Frustrated with her career difficulties and pondering the quirks of the Russian character, Miramova decided in 1940 to write her own play, with custom-tailored roles for herself and two of her fellow Russian-American actresses.[3] In collaboration with Eugenie Leontovich, her long-time friend with whom she had shared Grand Hotel's starring role in 1931, she wrote the comedy Dark Eyes and submitted the script to producer Ben Hecht for an opinion.[3] The play went into production in 1942, premiered in January 1943, and enjoyed a six-month run at the Belasco Theatre in New York.[21] In March 1943, Warner Brothers purchased the film rights to the play. Miramova earned $250,000 in the transaction, but the planned movie was never made.[21]

In addition to its theatrical success, Dark Eyes also provided a rare insight into Miramova's psyche. She played the character Tonia Karpova, and during a 1943 interview with The New York Times, she described both herself and her stage alter-ego as "not a plate of sex appeal, but kind, metaphysical, and trying very hard to keep a belief in God"; the interviewer characterized Miramova, like Tonia, as delicately feminine, intelligent, strong, and enduring.[3] She began work on a second play in 1944, a comedy about a mother and daughter, but this work apparently was never completed.[22]

Marriage and final years[edit]

In May 1945, she married army captain Byron Carr Moore in Pittsfield, Massachusetts.[23] Her theatrical career seems to have ended at this time, as no further mention of her in print sources in English can be found. She spent the winter of 1946-7 in Iceland, where her husband had been hired by the recently founded Icelandic airline Loftleiðir to train their first pilots. During the year that Miramova spent in Iceland, she was a regular visitor to the house of Halldór Laxness, who received the Nobel Prize in Literature in 1955. Miramova gave at least one private reading of her "new play" at Laxness' house. In her memoirs, Laxness' wife Auður fondly remembers Miramova, whom she calls "one of those enchanting women one can never forget".[24]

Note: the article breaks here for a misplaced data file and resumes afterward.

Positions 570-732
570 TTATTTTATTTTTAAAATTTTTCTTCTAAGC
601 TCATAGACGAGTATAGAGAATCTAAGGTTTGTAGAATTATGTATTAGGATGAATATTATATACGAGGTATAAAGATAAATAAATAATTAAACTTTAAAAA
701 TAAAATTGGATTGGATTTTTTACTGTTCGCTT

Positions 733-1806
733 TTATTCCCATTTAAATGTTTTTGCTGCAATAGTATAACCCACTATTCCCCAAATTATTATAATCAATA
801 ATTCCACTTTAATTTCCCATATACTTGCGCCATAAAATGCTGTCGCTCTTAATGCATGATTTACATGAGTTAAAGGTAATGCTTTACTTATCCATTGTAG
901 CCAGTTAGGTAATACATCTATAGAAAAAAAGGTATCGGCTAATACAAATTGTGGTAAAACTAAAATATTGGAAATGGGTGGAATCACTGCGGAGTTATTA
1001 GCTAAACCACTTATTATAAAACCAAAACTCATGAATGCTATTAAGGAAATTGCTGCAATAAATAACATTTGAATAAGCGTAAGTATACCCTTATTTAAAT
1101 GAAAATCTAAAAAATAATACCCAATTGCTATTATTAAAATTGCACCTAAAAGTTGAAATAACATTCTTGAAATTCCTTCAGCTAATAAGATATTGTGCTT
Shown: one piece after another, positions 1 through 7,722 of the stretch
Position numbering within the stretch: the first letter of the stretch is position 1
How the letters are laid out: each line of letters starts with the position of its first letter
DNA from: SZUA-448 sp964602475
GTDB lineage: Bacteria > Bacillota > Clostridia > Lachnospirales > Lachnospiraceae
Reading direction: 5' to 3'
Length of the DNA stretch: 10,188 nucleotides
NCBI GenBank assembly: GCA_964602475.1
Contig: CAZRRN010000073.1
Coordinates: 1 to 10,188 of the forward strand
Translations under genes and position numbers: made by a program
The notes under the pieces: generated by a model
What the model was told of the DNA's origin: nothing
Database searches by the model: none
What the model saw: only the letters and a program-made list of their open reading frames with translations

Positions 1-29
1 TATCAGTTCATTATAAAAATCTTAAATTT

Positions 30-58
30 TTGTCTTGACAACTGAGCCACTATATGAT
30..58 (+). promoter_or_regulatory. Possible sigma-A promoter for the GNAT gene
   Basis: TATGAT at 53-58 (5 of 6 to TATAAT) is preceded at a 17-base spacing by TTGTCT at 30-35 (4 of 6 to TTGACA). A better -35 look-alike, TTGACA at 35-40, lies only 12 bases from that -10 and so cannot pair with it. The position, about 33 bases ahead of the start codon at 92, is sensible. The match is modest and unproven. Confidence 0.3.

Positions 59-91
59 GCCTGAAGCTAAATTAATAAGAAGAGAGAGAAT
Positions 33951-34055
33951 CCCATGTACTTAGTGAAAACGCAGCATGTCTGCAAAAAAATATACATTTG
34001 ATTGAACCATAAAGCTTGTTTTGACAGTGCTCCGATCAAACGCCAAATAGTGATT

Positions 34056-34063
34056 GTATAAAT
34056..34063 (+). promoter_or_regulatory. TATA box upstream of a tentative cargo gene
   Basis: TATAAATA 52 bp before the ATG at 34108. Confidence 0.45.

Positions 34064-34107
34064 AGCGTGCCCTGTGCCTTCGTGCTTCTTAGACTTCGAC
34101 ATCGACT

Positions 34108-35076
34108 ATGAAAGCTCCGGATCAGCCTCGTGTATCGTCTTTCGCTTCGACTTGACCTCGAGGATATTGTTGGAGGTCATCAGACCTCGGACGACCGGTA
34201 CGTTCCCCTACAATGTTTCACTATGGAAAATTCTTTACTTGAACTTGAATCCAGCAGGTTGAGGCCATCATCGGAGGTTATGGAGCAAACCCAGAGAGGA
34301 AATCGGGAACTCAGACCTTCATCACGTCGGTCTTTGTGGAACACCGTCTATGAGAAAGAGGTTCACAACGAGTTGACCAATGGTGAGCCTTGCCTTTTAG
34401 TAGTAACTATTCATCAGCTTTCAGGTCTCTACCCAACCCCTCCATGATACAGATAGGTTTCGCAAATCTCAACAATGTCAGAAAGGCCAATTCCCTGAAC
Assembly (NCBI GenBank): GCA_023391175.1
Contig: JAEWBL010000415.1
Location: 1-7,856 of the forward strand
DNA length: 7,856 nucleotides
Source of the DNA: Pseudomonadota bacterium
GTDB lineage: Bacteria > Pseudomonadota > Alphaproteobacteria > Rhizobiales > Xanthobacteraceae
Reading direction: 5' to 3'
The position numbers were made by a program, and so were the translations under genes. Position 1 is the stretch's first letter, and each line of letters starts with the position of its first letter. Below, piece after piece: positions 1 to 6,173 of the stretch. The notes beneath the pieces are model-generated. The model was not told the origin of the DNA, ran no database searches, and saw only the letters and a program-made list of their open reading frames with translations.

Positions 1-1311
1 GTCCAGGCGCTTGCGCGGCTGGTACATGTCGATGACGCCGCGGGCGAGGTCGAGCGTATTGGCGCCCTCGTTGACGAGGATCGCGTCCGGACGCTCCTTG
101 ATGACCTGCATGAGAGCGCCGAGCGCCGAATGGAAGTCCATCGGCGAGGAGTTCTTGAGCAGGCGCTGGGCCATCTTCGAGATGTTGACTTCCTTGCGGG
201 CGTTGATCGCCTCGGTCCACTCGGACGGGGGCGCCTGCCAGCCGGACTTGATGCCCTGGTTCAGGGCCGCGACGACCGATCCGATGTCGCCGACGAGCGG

Elena Miramova Moore died in Ventura, California on 8 July 1992, at the age of 92.[1]

See also[edit]


  1. ^ a b "California Death Records", California Department of Health Services, Office of Health Information and Research, Vital Statistics Section, RootsWeb.ancestry.com, 1 September 2008.
  2. ^ Mackey, Joseph. The Froth Estate, Whitefish: Kessinger, 2005, pg. 54.
  3. ^ a b c d e "Miss Miramova Explains." The New York Times, 11 April 1943. Note: Nellie Cornish, E.M.'s mother, writes that this discovery took place in Detroit.
  4. ^ a b Cornish, Nellie C. (1964), Browne, Ellen Van Volkenburg; Beck, Edward Nordhoff (eds), Miss Aunt Nellie. The autobiography of Nellie C. Cornish, foreword by Nancy Wilson Ross, Seattle: Univ. of Washington Press. p. xiii, pp 142–45.
  5. ^ Cornish, Nellie C. (1964), Browne, Ellen Van Volkenburg; Beck, Edward Nordhoff (eds), Miss Aunt Nellie. The autobiography of Nellie C. Cornish, foreword by Nancy Wilson Ross, Seattle: Univ. of Washington Press. p. 144. Note: according to Cornish Miramova was age 10 in 1917 and 15 when she came to her school.
  6. ^ Cornish, Nellie C. (1964), Browne, Ellen Van Volkenburg; Beck, Edward Nordhoff, eds., Miss Aunt Nellie. The autobiography of Nellie C. Cornish, foreword by Nancy Wilson Ross, Seattle: Univ. of Washington Press, p. 145.
  7. ^ Wilmeth, Don B. The Cambridge Guide to American Theatre. New York: Cambridge UP, 2007. 585.
  8. ^ "Jersey Act Controls Recall of Officials." The New York Times. 8 April 1932.
  9. ^ Atkinson, J. Brooks. "The Play." The New York Times. 17 January 1931.
  10. ^ "Eugenie Leontovich to Leave Cast." The New York Times. 21 April 1931.
  11. ^ "The Play of the Moment: Grand Hotel." Theatre World, October 1931, 175-186.
  12. ^ The Stage, 3 November 1932; p.14
  13. ^ Bordman, Gerald. American Theatre: A Chronicle of Comedy and Drama, 1930-1969, New York: Oxford UP, 1996, p. 94.
  14. ^ "Curtain Now Going Up." The New York Times.2 September 1934.
  15. ^ a b "Elena Miramova." The Internet Broadway Database. The Broadway League. 1 September 2008.
  16. ^ "News of the Stage." The New York Times. 23 April 1937.
  17. ^ "News of the Stage." The New York Times. 31 May 1937.
  18. ^ "News and Gossip of the Rialto", The New York Times, 2 February 1936.
  19. ^ "Stone to Appear in 'Lightnin' Role." The New York Times, 23 May 1938.
  20. ^ "News of the Stage", The New York Times, 31 March 1941.
  21. ^ a b "Dark Eyes To End Run." The New York Times. 23 July 1943.
  22. ^ "News and Gossip of the Rialto"], The New York Times, 2 January 1944.
  23. ^ "Elena Miramova Is Wed." The New York Times. 28 May 1945.
  24. ^ Laxness, Auður and Edda Andrésdóttir. Á Gljúfrasteini, Reykjavík: Vaka-bókaforlag, p. 56.